Besieged Bosnia asks UN for military aid

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The Independent Online
NEW fighting in Bosnia yesterday brought calls for the United Nations to back military intervention in the former Yugoslav republic.

Bosnian Serbs launched attacks in the north of the country in an apparent attempt to link up with Serbian communities in Croatia, and troops backed by tanks assaulted Bosnian defence positions around the town of Gorazde.

Bosnia appealed for international military assistance to protect the 70,000 inhabitants of Gorazde, a Bosnian Muslim town which has been under siege for two months, and asked for an urgent meeting of the UN Security Council. In a letter to the President of the Security Council, Bosnia's President, Alija Izetbegovic, called on the UN to issue an ultimatum to Serbia to end its attack on the city. The Croatian government also appealed to the Security Council for action.

What Bosnia got in return was a request by the UN Secretary-General, Boutros Boutros-Ghali, to the Security Council for 500 more peace-keepers for the humanitarian efforts at Sarajevo airport. He said the operation at Sarajevo 'continues to hang by a slender thread'. The Security Council last night approved the request. The additional 500 staff will bring the total number of UN troops at the airport to 1,600. The 500 would be used for air traffic control, an artillery-locating radar platoon, a helicopter unit and signals and medical platoons. A UN official yesterday warned of the danger of flying in aid after three French aircraft landing at the airport were hit by small-arms fire. Britain announced yesterday it was preparing to send a medical team to Sarajevo to treat sick and injured children, instead of flying them out of the combat zone. Government sources said evacuation could be hazardous and some groups had threatened to attack them if the children were all Serbs. 'It might make great television, but it could be very dangerous,' one source said.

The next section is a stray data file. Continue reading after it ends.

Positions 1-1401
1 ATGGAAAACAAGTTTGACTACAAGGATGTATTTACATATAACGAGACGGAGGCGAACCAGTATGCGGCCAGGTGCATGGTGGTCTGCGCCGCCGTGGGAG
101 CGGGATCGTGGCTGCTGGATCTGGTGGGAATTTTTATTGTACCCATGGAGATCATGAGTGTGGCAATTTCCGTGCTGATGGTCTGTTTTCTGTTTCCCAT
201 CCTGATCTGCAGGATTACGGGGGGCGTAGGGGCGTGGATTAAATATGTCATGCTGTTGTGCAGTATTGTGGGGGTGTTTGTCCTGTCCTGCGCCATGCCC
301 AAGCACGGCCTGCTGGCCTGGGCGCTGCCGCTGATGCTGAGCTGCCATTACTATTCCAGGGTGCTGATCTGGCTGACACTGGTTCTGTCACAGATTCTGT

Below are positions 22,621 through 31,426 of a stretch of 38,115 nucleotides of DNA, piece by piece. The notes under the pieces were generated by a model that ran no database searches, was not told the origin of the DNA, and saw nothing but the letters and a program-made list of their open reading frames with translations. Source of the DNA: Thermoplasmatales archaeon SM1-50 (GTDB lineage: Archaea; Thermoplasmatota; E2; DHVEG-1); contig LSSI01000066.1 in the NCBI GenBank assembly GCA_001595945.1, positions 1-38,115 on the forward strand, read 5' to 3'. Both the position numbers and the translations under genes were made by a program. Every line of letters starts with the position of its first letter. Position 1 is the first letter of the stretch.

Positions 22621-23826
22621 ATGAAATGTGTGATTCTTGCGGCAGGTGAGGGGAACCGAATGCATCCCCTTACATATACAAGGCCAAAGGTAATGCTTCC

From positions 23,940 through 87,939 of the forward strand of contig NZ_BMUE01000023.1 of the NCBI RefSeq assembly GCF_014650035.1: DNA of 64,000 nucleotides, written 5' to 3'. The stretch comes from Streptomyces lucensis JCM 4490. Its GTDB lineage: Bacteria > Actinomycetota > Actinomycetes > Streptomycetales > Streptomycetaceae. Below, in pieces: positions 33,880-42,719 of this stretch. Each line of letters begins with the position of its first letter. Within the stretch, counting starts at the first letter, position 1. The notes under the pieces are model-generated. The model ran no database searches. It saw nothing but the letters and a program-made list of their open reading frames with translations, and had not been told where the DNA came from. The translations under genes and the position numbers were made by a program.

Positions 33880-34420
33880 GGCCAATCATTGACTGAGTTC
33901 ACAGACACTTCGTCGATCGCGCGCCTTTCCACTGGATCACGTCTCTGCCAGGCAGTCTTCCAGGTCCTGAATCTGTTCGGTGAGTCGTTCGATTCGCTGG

Although contingency plans are being discussed for dealing with the evacuation of 60 children to Britain, John Major made it clear to the Commons that the Government did not favour an airlift, saying: 'If it is possible to treat the children on the spot, near to their families, with people around them who speak their language and in relatively familiar surroundings, then that is obviously the best way.'

Mr Major is planning to discuss the aid with Sadako Ogata, the UN High Commissioner for Refugees, in London on Thursday.

The Prime Minister was supported by Neil Kinnock, the Labour leader, and Tory MPs, in ruling out ground troops, while still offering to provide air cover under UN auspices. He said he could not give a blanket commitment to recall Parliament during the summer recess if more British troops were needed.

Representatives from Bosnia's Muslim, Croatian and Serbian communities will be at negotiations in London tomorrow, a spokesman for Lord Carrington said.

Lord Carrington, who chairs the EC's peace conference, denied reports that he was ready to quit. 'I was asked by the European Community whether I would do this and I don't think you give up because things have gone very badly, unless those who appointed you want to,' he said.

Upsurge of fighting, page 8

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